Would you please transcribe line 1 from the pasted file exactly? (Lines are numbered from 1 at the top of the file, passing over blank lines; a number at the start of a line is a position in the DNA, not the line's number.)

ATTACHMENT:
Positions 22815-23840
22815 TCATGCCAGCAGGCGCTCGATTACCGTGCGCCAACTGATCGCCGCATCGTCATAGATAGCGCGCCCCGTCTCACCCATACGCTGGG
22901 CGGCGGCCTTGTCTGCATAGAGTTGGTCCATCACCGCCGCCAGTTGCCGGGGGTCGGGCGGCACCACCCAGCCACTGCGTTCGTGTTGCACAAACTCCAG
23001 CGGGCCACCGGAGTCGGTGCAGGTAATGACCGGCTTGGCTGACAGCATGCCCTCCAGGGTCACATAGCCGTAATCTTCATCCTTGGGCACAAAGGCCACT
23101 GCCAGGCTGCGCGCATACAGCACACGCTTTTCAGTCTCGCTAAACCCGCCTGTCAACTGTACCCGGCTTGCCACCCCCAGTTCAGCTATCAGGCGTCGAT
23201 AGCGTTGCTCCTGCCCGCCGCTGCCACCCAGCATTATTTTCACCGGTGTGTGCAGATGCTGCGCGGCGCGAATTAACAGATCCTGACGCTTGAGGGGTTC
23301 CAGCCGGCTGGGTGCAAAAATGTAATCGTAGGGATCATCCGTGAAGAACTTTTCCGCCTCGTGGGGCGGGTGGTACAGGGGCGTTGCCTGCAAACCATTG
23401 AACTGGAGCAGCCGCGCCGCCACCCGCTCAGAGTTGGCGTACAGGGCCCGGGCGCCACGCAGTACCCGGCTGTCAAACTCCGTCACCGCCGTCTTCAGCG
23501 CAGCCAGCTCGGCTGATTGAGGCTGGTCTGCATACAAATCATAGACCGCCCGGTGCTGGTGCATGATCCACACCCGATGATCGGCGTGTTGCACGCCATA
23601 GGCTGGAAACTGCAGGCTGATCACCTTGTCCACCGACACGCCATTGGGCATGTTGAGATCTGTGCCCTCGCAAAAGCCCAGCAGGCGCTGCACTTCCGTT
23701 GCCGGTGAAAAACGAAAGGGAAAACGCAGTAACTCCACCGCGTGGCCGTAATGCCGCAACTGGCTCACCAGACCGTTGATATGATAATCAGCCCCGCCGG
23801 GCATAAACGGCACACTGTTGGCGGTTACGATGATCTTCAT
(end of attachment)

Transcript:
Positions 22815-23840